*This article may contain affiliate links. We receive a small percentage of sales made through them at no extra cost to the reader. For more information see our privacy page.

At first glance you might think you were looking at a mouse. But in fact, this tiny insect-eater disguised as a rodent is more closely related to its mighty namesake: the elephants! The Elephant shrew (also known as sengis) are only found in Africa. The 20 known species are found primarily in Southern and Western Africa. Let’s take a closer look at the amazing elephant shrews!

For many decades it was thought there were 19 species of elephant shrews, but just last year (2020) the Somali sengi  (Elephantulus revoilii) was rediscovered in Somalia after a 50-year absence of scientific sightings.

Elephant shrew

Elephant shrew (also known as a Sengi) by our deck in the Kgalagadi Transfontier Park

Are Elephant Shrews Elephants, Shrews, Or None of the Above?

Here’s the thing, elephant shrews look like shrews but they are not shrews. They are were first described in the 1800’s and classified by scientists as shrews because of their physical similarities. Today, scientists prefer to call them sengis, in order to distance them from the misleading name “shrew”.

But, elephants shrews are obviously not elephants either (surprise, surprise). The elephant shrew got its name due to their flexible snout, which resembles the trunk of an elephant, which is used to find prey including worms, spiders, and insects. Watch the video below to see the elephant shrew’s snout in action! 

So What are Sengis? 

This is a question that has been baffling scientists for over a hundred years, who’ve variously aligned them with shrews, rabbits, ungulates, and primates.

Recent DNA research reveals that elephant shrews are more closely related to elephants, manatees, and aardvarks than to shrews  (although not genetically very similar to either). They currently rest in their own order (Macroscelidea) and family (Macroscelididae). Hence they are scientifically referred to as Macroscelids

These days, most scientists recognize sengis as a member of the Afrotheria, an ancient offshoot of the African mammal evolutionary tree. These also include hyraxes, sea cows, aardvark, and the tenrecs and golden-moles.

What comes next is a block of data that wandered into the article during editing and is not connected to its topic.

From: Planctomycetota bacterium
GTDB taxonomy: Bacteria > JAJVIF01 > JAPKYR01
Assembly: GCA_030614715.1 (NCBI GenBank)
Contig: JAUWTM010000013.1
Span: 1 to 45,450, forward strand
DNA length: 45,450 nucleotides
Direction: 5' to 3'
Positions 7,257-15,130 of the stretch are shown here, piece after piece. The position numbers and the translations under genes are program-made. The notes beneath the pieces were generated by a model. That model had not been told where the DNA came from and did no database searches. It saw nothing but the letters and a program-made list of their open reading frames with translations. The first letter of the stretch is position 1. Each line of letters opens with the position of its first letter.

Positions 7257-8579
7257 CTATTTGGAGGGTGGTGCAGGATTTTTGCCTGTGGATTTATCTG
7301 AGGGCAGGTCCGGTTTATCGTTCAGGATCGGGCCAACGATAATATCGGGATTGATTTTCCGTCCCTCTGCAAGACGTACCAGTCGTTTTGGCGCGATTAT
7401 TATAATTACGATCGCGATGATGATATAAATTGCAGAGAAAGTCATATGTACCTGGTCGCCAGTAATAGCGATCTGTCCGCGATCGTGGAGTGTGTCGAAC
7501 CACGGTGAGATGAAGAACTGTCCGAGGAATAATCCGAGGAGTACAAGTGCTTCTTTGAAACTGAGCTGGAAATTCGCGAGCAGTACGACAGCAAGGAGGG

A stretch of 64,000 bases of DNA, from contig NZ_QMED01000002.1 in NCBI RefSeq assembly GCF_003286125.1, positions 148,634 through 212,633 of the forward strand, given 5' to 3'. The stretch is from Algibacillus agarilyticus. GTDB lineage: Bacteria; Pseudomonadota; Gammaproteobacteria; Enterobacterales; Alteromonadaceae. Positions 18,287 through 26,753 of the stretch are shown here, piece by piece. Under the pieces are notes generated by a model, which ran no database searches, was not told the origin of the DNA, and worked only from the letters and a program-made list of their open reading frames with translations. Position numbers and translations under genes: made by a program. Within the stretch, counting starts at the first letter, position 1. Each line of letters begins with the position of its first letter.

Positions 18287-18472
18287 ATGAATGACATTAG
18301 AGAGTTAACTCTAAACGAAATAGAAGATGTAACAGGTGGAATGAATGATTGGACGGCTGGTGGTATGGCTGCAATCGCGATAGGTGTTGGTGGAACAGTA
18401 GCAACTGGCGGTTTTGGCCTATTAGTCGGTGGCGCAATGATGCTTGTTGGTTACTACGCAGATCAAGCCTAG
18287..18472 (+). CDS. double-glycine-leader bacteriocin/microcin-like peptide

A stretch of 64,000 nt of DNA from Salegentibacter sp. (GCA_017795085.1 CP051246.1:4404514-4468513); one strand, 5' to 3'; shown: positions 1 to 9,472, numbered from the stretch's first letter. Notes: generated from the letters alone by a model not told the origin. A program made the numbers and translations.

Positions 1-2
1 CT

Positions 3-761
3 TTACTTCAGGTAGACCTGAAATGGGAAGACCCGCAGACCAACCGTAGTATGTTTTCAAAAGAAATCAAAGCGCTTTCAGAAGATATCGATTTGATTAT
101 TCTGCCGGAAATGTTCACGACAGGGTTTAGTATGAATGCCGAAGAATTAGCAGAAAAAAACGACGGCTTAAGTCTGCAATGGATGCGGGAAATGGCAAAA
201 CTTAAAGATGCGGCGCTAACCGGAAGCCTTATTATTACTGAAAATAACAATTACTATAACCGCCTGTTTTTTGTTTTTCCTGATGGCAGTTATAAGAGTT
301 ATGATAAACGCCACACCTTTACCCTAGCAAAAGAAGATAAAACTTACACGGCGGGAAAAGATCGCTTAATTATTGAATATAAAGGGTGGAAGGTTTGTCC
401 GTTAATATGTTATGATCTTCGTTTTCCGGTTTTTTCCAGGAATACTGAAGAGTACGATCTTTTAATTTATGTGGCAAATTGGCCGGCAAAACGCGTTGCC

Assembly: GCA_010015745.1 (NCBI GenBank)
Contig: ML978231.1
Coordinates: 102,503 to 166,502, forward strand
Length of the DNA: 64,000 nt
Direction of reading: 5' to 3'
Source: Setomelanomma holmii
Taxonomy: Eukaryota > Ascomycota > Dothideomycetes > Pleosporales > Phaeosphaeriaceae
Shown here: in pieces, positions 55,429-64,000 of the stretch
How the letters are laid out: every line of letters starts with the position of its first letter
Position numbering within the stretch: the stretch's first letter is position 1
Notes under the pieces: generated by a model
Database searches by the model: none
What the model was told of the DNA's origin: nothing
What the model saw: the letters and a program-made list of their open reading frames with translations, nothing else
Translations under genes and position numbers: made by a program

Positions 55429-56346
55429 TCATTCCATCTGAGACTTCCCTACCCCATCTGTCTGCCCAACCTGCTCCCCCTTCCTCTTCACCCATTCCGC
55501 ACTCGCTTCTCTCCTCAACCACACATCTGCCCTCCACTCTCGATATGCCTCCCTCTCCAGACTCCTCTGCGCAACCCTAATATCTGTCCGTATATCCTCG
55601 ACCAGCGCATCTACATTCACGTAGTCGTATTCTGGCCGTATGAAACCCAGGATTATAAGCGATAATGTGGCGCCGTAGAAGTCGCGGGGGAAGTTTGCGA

two sengis standing by grass

Two sengis warming up in the morning sun

Behavior of Sengis

Sengis are solitary creatures, but form monogamous mating pairs. They lead separate lives, sleep in separate burrows, and hunt alone. They only meet for a short period during mating season, so it is quite lucky to see two together like these two who we saw in the Kgalagadi.

two elephant shrews by a bush

Bushveld elephant shrews in the Kalahari

What do Elephant Shrews eat?

All elephant shrews prey on invertebrates like spiders, insects, and worms. Most species supplement their diet with seeds, small fruits, and green plant matter. 

Who Preys on Elephant Shrews? 

Like most small mammals, elephant shrews are commonly preyed upon by raptors (birds of prey), snakes, and carnivorous mammals like the caracal pictured below.

caracal sitting by the grass

Caracal hunting for small mammals

Elephant Shrews are one of the Little Five

Most people have heard about the Big Five, a term that was given to the most dangerous African animals during colonialist times. The animals in the Big Five group are leopard, rhino, lion, buffalo, and elephant. In more recent decades, safari marketing managers have used the ‘Big Five’ as a way to lure tourists to Sub-Saharan Africa on African safaris. 

The Little Five (also known as Small Five) takes this a step further. The Little Five is a term given to five small animals in Africa that share part of their name with the Big Five and were named due to a shared physical resemblance or behavior. The Little Five are leopard tortoise, rhino beetle, ant lion, buffalo weaver, and elephant shrew! 

While we have seen all of the Little Five, seeing the elephant shrew was the most memorable one!